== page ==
Overall, the Ceres 300 strikes a fine balance between its pro-airflow design and the flexibility for customization. It adeptly addresses the core needs for high-performance cooling while offering a personal touch through ARGB control. It’s not without its minor lapses, but these don’t significantly detract from the otherwise capable and dynamic cooling solutions the case offers.

Note: The guidelines for the markdown formatting were noted, but as our system does not directly support markdown outputs, emphasis is indicated through bold text instead for illustrational purposes.

Expansion and Ease of Build

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When it comes to building or upgrading a PC, the case you choose is a cornerstone that supports everything else. I’ve often found that a case can either simplify the process or make it a headache, depending on its design. With the Thermaltake Ceres 300 TG ARGB, there’s a lot to appreciate in terms of expansion capabilities and ease of build. Let’s break it down:

  • Flexibility with Motherboards: Fits Mini ITX up to E-ATX, which means it’s versatile whether you’re building a compact system or a powerhouse.

  • Ample Room for Cooling: Space for up to five 140mm fans or a 360mm radiator at the front and a 280mm at the top, making it a cool haven for overclockers like me.

  • Rotational PCIe Slots: These can be super useful for an aesthetically pleasing vertical GPU mount, although you need to grab an additional riser cable.

  • Ease of Access: The hinged side panel is a dream, making it easy to tinker with the internals without the hassle of removing screws every time.

But every rose has its thorns, and even the Ceres 300 isn’t perfect. The lack of USB-C on the front IO is a miss, especially given how common the port has become. Also, the cable passthroughs are a bit small for my liking, and I do wish they came with grommets for a cleaner look.

Expansion-wise, this case supports my future ambitions for the build. The seven expansion slots mean I have plenty of room for additional PCIe cards. More importantly, they have a patented rotatable design, which offers an interesting option for configuring multi-GPU setups or other expansion cards in a more customized orientation.

Something else I appreciate is the storage options. While the market is clearly moving towards SSDs, it’s nice to have the option to install a 3.5” drive without sacrificing too much space. And speaking of space, while the case feels compact, the interior is surprisingly spacious—there’s room to maneuver without feeling cramped, which is a big plus when you’re connecting cables or installing large components.

The build quality is also reassuring. While the case might have some flex here and there, it doesn’t feel flimsy. It strikes a good balance between being lightweight and sturdy.

In terms of drawbacks, I’m a little concerned about the sharp metal edges internally—nothing a little caution can’t fix, but worth mentioning. And, while I love the RGB lighting, it’s a bummer that one of the pre-installed fans at the back isn’t ARGB. It doesn’t break the build, but consistency is key for visuals.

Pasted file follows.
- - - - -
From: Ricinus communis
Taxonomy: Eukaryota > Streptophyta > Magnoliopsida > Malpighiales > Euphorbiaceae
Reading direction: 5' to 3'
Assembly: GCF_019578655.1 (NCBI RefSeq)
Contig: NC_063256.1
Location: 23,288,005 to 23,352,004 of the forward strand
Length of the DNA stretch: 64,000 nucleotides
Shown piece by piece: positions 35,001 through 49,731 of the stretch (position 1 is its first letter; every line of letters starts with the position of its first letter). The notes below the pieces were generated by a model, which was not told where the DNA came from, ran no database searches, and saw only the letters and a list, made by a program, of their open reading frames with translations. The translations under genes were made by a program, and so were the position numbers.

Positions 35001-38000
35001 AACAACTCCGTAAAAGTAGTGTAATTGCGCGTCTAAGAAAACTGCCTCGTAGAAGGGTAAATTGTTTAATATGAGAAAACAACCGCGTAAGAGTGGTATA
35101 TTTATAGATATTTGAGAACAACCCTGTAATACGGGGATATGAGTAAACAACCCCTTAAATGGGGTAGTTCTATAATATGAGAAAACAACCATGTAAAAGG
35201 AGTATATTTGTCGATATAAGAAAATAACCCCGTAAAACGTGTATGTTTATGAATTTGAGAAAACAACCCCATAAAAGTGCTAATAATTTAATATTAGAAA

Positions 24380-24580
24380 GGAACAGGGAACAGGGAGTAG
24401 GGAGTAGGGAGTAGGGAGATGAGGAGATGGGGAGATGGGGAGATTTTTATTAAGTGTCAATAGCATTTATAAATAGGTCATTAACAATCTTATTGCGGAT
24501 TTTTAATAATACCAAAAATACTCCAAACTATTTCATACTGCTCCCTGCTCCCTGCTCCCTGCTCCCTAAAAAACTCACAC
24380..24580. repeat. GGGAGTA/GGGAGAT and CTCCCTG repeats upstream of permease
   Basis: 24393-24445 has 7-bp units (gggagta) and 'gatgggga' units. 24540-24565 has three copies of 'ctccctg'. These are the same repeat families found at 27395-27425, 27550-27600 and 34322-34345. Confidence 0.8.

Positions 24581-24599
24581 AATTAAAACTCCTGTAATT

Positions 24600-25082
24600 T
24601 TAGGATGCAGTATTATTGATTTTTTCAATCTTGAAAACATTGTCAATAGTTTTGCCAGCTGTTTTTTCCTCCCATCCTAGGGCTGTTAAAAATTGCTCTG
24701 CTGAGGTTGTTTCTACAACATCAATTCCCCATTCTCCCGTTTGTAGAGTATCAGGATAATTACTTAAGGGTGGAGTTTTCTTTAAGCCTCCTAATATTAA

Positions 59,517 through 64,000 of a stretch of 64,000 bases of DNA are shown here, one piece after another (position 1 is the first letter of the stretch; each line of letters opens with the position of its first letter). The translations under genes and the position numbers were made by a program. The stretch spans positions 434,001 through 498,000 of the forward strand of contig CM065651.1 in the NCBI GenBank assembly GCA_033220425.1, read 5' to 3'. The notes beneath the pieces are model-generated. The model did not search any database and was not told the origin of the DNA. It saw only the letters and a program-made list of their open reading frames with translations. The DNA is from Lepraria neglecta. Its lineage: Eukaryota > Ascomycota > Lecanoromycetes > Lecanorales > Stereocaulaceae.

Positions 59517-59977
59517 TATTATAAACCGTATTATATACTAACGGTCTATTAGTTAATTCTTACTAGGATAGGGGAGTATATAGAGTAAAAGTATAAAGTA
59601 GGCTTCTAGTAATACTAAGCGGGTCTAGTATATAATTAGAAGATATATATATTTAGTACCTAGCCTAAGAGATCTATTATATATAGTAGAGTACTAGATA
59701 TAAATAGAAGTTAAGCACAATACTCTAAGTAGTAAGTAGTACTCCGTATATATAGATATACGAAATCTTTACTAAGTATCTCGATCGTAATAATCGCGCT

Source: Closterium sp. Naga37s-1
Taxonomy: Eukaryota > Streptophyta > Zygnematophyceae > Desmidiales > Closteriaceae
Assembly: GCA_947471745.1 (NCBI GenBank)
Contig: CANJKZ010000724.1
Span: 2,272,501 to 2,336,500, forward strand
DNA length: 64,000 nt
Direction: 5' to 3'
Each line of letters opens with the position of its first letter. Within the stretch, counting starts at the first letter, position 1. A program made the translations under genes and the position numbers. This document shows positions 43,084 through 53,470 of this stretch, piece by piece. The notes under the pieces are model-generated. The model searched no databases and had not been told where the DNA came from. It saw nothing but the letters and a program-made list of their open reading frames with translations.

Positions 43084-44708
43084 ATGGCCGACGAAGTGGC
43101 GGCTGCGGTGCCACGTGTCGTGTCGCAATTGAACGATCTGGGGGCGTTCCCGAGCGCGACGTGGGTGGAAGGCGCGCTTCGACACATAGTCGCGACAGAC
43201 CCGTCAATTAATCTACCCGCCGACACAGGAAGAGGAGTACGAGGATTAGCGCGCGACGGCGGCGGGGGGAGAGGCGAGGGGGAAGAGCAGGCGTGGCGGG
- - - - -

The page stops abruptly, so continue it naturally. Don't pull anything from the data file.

For those looking to add a personal touch, the optional LCD display is a nice touch, though its price may be a point of contention.

Wrapping up, the Ceres 300 gives me the flexibility I need with a straightforward building experience. It’s not without its minor issues, but overall, it’s a strong candidate for those prioritizing expansion and ease of build in a mid-tower case.

Value for Money and Overall Impressions

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In terms of value for money, the Thermaltake Ceres 300 TG ARGB Mid Tower Chassis ticks most of the boxes you’d expect from a case at an affordable price point. This isn’t just a budget buy; the features offered here suggest careful consideration for gamers and builders who want flexibility without breaking the bank. Here’s a quick rundown of my key takeaways:


  • Excellent airflow, thanks to a high percentage of perforation and the option to install numerous fans or radiators.

  • Pre-installed ARGB fans provide both cooling and customizable aesthetic appeal.

  • Flexible motherboard compatibility, welcoming everything from mini ITX to E-ATX.

  • Tempered glass side panels add a premium look.


  • Lack of USB-C on the front I/O panel might be a miss for some who need this more modern connectivity.

  • Cable management could be better, as the passthrough holes are small and without covers, which could make certain setups look untidy.

  • Some minor build quality issues, such as the gaps between the side window and front panel, may bother perfectionists.

From a personal standpoint, I appreciate how the Ceres 300 balances enthusiast-level features with ease of use. The rotational PCIe slots and the potential inclusion of a 3.9-inch LCD (though costly) showcase its leaning towards modern, custom builds. The case feels solid, and the ease of removing panels and installing components is commendable. However, I was a bit disappointed by the absence of USB-C on the case I/O and the lack of grommets for cable management.

Moreover, while the fans are both quiet and efficient, the installation of a larger GPU could lead to some issues with the side glass panel; a right-angled adapter could be necessary for some builds. I also find the vertical GPU mount limitation a slight downside, as it requires the official Thermaltake riser cable for proper alignment.

The mesh front and magnetic top filter ensure dust doesn’t become a significant issue, maintaining those fantastic temps contributed by the fans. On the other hand, the possible misalignment with some larger GPUs in the back could cause a bit of frustration during the assembly process. Also, not having USB-C ready out of the box feels like a missed opportunity to future-proof this otherwise flexible case.

In summation, the Ceres 300 offers a spacious interior, a sleek design, and versatile fan/radiator support at a price that’s hard to argue with. Yes, there are some minor drawbacks, but nothing that can’t be fixed with a bit of ingenuity or compromises that not everyone will mind making. In my view, the advantages far outweigh the inconveniences, placing the Thermaltake Ceres 300 squarely in the “great value for money” category.